Since the end of the Cold War, political projects to form a region, i.e. regionalisms, have become an important object of research in political science. The study of regionalism deals with projects and imaginations that claim a political, social and economic space between the nation state and the global governance system. Though regionalisms are a priori not constrained to one specific institutional form, they are predominantly studied as formal intergovernmental organisations. Academic research predominantly reverts to state-centric approaches and has struggled to systematically incorporate actors other than states in both conceptual and empirical terms.
The objective of this study was to address this gap in research on regionalism by expanding the focus of analysis towards non-state actors. This endeavour departed from a critique of the main schools of thought with respect to how they deal with informal and self-organised forms of regionalism. Based on this critique, revised working concepts of regional civil society and regional networks were elaborated and applied to Southern Africa for the period 1989 to 2016. Southern Africa has been selected due to its established paradoxical regional governance system that provides a joint space for a formal regionalism, the Southern African Development Community (SADC), and civil society networks.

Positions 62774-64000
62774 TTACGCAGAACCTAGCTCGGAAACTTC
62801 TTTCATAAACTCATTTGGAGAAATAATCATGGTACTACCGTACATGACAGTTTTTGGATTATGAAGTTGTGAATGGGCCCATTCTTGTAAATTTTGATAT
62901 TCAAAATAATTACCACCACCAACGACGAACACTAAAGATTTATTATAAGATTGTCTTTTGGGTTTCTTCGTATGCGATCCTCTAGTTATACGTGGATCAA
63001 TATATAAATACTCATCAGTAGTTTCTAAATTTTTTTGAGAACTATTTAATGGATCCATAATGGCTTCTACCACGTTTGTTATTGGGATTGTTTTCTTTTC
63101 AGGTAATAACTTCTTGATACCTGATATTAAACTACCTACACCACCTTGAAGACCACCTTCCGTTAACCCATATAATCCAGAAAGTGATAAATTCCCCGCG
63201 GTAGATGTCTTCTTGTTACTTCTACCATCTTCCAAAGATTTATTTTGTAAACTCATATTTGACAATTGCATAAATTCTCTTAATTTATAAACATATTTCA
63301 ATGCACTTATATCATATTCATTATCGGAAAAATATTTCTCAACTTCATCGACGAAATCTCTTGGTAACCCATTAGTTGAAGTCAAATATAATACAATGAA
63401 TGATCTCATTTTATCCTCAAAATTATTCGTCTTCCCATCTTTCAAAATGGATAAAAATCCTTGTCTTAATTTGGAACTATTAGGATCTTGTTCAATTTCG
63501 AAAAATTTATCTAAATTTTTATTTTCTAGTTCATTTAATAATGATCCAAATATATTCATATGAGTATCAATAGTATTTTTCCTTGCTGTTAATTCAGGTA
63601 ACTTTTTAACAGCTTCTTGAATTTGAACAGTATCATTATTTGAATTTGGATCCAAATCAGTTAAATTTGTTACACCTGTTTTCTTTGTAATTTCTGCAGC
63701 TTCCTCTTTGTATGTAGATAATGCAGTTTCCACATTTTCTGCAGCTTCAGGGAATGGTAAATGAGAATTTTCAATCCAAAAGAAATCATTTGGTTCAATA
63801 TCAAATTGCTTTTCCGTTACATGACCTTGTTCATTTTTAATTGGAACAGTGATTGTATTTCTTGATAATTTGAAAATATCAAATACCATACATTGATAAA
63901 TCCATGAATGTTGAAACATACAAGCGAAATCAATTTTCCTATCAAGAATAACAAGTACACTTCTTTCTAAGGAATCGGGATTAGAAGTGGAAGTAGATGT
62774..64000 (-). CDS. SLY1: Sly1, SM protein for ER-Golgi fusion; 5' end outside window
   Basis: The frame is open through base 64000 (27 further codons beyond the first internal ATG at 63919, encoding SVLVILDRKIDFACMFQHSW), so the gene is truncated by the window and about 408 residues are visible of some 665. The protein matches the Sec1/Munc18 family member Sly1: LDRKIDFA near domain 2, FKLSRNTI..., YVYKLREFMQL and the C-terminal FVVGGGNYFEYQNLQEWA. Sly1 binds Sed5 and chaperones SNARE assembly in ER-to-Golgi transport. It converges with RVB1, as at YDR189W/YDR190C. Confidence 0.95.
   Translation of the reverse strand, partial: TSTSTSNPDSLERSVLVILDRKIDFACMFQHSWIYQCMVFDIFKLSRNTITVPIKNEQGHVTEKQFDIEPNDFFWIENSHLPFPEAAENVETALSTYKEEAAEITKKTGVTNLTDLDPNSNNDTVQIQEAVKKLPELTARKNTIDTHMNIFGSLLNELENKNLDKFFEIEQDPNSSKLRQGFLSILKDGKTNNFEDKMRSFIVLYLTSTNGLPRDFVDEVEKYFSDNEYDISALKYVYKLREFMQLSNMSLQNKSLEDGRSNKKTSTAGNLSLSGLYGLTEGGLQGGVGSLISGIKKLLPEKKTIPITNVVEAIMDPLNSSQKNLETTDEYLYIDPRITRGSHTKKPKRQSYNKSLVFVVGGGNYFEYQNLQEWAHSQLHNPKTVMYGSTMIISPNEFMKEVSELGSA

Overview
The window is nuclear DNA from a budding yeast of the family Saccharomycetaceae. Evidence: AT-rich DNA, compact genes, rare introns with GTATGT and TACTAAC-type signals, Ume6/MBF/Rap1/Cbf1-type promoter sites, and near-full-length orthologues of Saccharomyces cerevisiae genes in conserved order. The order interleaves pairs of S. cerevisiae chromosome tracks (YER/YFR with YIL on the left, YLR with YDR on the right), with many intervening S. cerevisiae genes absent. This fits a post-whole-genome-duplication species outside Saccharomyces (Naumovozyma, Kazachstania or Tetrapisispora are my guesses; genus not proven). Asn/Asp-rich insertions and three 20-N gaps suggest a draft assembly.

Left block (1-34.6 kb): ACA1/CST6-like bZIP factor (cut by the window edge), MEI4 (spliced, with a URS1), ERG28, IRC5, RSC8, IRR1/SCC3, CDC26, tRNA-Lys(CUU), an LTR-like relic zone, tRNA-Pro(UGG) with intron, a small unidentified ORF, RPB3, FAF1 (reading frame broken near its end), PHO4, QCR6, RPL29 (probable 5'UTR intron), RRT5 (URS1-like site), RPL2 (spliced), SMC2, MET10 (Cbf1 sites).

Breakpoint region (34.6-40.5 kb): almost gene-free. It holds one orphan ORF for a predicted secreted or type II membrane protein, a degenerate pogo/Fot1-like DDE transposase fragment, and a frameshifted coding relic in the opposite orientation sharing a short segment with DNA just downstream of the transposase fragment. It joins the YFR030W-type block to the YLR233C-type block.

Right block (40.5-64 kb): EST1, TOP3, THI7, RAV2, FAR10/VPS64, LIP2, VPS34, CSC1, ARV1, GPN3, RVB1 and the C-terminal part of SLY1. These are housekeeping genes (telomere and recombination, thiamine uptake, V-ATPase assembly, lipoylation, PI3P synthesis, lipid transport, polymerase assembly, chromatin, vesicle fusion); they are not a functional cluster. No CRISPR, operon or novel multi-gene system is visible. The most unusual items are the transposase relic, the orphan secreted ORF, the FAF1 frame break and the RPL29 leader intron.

Relying on semi-structured face-to-face personal interviews and other primary resources, this study developed a typology of the kinds of institutional arrangements developed by regional civil society groups while interacting within both formal and self-organised regionalisms. A differentiating comparative approach revealed that regional civil society networks that form part of a dominant formal process of regionalism exhibit different strategies, norms and rules than those that emerge out of contestation in opposition to formal regionalism.
Following the empirical findings, this study proposed a conceptual expansion of regionalism that does not only understand non-state actors as dependent units of formal regional organisations but considers them actors in their own rights.